What a difference a year makes
Thursday, October 1, 2020
Who could have foreseen the change the pandemic has wrought, in our working lives and at home and how the relationship between the two has been altered so much?
Yet the challenges I wrote about in my last blog a year ago; racial disparities in outcomes for children and families, the limits on the opportunities for our Black, Asian and Minority Ethnic colleagues, and the need to listen to and be inspired by the people with whom we work, are writ larger now than ever.
In London, we have been working hard to learn from the experiences of the last six months of working through Covid, to make sure we shape new ways of working that do not allow us to slip back unthinkingly to our previous state. Directors of children’s services have met for ‘recovery workshops’ to reflect on our shared experiences of leading through the emergency. We have recognised that in our work together through the Covid period we have strengthened our relationships at a regional and sub-regional level and are better for it. Our networks for practice leaders in social care, youth justice, schools and special educational needs and disabilities have all met to learn and plan for recovery together.
The centrepiece of our recovery curriculum, however, has been the work undertaken with Research in Practice to bring together practitioners, managers, principal social workers, workforce and quality leads to reflect on their work throughout the Covid period. The result is the report Learning from Lockdown.
What is clear from what colleagues across London have told us is that they are proud of how their services responded through the crisis. They have adapted to ensure the most vulnerable were protected and they learned new ways of supporting children and families that they do not want to now give up. The next stage of our work with Research in Practice will be to build upon what has worked for colleagues and for children and families and to recognise aspects of our emergency responses which need to be rolled back. This will see us develop our digital practice framework to support decision-making about how, where and when practice could and should be digital, when it needs to be face-to-face, and how a blend of approaches can best be used.
Two other messages stand out from our action learning sessions with Research in Practice. The first is just how the pandemic has laid bare the social inequalities that are so inherent in our society. Digital poverty and a lack of access to the means to communicate and to learn have been at the forefront of children’s services and the challenges schools face throughout the pandemic. The way our poorest communities and most vulnerable citizens have been disproportionately impacted by the virus has further underlined our social divide and this has been most acutely felt by Black, Asian and Minority Ethnic communities.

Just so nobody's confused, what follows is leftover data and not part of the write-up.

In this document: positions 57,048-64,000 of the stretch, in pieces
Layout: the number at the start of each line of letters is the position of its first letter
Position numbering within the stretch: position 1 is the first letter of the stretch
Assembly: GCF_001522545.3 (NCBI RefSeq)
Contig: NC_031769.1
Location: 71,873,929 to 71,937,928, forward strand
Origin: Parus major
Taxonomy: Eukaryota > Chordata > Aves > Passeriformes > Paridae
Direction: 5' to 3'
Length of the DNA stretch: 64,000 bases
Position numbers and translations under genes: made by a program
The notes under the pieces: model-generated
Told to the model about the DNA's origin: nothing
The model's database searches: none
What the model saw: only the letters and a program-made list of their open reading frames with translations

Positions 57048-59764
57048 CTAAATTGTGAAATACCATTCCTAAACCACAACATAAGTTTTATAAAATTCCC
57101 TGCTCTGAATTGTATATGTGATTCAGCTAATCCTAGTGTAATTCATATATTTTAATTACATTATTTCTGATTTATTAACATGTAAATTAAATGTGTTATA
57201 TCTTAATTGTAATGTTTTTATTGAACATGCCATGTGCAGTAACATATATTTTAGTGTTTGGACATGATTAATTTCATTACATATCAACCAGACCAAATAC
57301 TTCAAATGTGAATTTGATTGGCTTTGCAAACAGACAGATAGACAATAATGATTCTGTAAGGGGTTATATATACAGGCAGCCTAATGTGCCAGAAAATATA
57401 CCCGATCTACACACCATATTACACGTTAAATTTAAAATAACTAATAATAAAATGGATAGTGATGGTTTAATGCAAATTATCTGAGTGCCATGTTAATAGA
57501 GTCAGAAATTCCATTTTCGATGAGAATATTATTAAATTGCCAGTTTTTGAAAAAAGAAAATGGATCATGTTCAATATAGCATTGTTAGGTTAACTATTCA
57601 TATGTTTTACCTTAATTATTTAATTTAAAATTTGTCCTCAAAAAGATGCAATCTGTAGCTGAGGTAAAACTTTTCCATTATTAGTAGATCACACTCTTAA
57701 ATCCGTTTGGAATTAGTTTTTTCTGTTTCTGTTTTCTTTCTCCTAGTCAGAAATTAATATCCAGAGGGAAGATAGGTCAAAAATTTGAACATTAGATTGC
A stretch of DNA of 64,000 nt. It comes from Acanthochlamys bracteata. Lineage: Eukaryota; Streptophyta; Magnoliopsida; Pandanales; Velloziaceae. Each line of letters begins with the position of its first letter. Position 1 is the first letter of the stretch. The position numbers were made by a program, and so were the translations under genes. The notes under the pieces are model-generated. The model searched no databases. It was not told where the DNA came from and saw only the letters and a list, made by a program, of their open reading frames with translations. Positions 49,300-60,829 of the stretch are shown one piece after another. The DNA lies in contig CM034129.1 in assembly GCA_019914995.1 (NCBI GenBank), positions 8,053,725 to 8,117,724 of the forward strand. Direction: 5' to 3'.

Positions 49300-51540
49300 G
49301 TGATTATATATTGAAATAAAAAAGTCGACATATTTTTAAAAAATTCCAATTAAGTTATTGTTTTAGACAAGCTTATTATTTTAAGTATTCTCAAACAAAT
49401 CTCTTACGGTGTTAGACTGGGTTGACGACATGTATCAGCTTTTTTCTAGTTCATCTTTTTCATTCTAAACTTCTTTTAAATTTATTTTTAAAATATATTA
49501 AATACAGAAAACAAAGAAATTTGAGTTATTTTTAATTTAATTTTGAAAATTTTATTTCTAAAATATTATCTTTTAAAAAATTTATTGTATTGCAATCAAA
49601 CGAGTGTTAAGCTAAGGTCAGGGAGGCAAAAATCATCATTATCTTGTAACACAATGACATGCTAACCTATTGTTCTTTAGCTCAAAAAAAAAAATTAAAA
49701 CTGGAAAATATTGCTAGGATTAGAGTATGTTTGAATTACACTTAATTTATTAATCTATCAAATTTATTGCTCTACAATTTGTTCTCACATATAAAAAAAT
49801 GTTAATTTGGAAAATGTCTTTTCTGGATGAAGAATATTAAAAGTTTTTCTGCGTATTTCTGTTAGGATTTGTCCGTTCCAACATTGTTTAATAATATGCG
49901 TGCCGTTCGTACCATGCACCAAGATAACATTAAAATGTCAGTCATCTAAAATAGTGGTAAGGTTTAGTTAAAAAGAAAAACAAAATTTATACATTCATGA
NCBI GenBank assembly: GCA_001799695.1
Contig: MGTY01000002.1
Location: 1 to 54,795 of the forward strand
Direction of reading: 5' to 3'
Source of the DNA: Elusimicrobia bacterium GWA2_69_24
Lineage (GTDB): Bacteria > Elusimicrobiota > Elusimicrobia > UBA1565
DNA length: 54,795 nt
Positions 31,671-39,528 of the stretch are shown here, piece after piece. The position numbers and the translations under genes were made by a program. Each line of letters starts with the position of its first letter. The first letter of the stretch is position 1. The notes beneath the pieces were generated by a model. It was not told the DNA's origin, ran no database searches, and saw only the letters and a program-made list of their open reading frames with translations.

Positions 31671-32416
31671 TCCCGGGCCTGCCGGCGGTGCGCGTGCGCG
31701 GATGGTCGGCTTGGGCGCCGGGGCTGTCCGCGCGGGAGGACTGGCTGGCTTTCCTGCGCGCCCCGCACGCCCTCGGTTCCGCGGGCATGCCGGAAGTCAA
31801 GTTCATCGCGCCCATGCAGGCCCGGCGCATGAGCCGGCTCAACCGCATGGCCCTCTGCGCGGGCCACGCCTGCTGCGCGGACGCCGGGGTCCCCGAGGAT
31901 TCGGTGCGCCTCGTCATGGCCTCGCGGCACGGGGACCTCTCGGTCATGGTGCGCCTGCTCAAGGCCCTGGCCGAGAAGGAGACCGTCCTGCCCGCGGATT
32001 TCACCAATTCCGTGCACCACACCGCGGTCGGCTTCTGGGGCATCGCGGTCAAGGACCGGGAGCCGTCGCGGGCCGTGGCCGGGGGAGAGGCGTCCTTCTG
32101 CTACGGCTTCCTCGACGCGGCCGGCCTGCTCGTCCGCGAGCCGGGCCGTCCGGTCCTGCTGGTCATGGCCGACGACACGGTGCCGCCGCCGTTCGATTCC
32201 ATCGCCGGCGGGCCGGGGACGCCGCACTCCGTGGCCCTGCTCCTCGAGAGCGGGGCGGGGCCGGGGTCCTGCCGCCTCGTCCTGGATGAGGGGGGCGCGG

The second message from our staff is that now, as a result of the Covid experience and the Black Lives Matter movement, is the time to challenge these inequalities, particularly racial disparities, both as played out in the workplace and in wider society. It is clear that our staff are looking closely at our response to this challenge. As our Learning from Lockdown report states: "The commitment of senior leadership in responding actively has been strongly noticed and valued. Conversely, where this was felt to be absent this was keenly felt by staff. We heard very positive stories of young, black members of staff ‘walking taller’ in the wake of the whole organisation Zoom meetings that acknowledged structural racism directly.”
Across London we are working in our individual authorities and collectively through our Regional Improvement and Innovation Alliance to grasp the nettle of racial disparities, promote anti-racist practice and forge a new relationship with the people who use our services.
A year ago, I wrote that “too often we accept things as they are rather than having the courage to fundamentally change them”.
Having experienced a year like no other, now is surely the time to lean on each other and face the challenges of racism and inequality head on with our colleagues and our communities.
Martin Pratt is executive director, supporting people, at Camden Council. This blog first appeared on the ADCS website